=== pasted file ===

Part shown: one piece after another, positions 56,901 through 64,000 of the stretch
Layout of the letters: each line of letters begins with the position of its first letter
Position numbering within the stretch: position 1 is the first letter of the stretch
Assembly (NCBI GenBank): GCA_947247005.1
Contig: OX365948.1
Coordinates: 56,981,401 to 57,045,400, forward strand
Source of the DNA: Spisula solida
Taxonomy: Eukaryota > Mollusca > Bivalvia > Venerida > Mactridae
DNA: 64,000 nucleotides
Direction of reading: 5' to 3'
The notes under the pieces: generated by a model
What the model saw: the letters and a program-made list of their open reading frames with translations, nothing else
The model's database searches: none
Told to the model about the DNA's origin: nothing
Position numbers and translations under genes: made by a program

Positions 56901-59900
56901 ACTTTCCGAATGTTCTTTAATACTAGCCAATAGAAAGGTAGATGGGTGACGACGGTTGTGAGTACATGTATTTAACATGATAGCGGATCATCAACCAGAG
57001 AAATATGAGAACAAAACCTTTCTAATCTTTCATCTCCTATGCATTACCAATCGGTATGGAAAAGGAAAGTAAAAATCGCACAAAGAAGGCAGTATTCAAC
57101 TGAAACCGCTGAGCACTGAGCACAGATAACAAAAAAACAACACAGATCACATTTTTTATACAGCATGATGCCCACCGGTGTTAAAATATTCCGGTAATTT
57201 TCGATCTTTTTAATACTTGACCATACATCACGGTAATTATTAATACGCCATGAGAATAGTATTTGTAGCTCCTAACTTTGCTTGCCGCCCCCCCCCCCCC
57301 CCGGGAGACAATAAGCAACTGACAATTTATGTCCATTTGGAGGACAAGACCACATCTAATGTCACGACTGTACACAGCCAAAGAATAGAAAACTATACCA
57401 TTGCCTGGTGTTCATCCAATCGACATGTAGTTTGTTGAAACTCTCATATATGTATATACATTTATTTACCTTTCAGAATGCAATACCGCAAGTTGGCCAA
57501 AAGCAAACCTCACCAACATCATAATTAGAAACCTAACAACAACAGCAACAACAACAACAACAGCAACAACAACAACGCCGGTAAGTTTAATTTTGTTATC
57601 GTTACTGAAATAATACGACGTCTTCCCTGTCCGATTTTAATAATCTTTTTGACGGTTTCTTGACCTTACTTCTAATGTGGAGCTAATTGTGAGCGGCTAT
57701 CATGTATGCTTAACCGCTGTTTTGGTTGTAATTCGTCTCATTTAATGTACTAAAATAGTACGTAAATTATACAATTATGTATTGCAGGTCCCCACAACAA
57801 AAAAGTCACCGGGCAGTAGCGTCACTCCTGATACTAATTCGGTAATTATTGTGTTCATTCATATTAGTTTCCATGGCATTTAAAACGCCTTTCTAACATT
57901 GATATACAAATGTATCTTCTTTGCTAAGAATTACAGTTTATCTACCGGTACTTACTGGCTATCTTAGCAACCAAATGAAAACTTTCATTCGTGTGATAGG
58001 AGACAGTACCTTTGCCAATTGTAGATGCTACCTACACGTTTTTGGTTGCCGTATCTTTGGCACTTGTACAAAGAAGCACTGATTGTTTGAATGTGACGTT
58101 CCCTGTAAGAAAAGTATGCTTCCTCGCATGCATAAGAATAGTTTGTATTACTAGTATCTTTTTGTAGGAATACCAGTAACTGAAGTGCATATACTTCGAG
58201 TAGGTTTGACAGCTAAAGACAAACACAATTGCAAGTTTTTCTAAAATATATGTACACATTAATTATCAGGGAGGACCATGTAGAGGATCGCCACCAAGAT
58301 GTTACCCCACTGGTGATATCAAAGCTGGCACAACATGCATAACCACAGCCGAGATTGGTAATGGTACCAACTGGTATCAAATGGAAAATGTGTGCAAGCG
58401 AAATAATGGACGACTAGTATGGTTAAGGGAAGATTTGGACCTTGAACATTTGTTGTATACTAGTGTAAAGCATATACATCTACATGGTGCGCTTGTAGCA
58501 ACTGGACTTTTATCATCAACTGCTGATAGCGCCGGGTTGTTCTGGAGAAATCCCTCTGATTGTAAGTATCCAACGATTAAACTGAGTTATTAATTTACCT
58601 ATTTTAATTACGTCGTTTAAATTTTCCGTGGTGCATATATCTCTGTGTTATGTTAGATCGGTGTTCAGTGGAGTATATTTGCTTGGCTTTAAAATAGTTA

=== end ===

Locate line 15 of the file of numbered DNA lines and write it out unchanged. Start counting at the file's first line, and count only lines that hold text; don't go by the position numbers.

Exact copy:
Position numbers and translations under genes: made by a program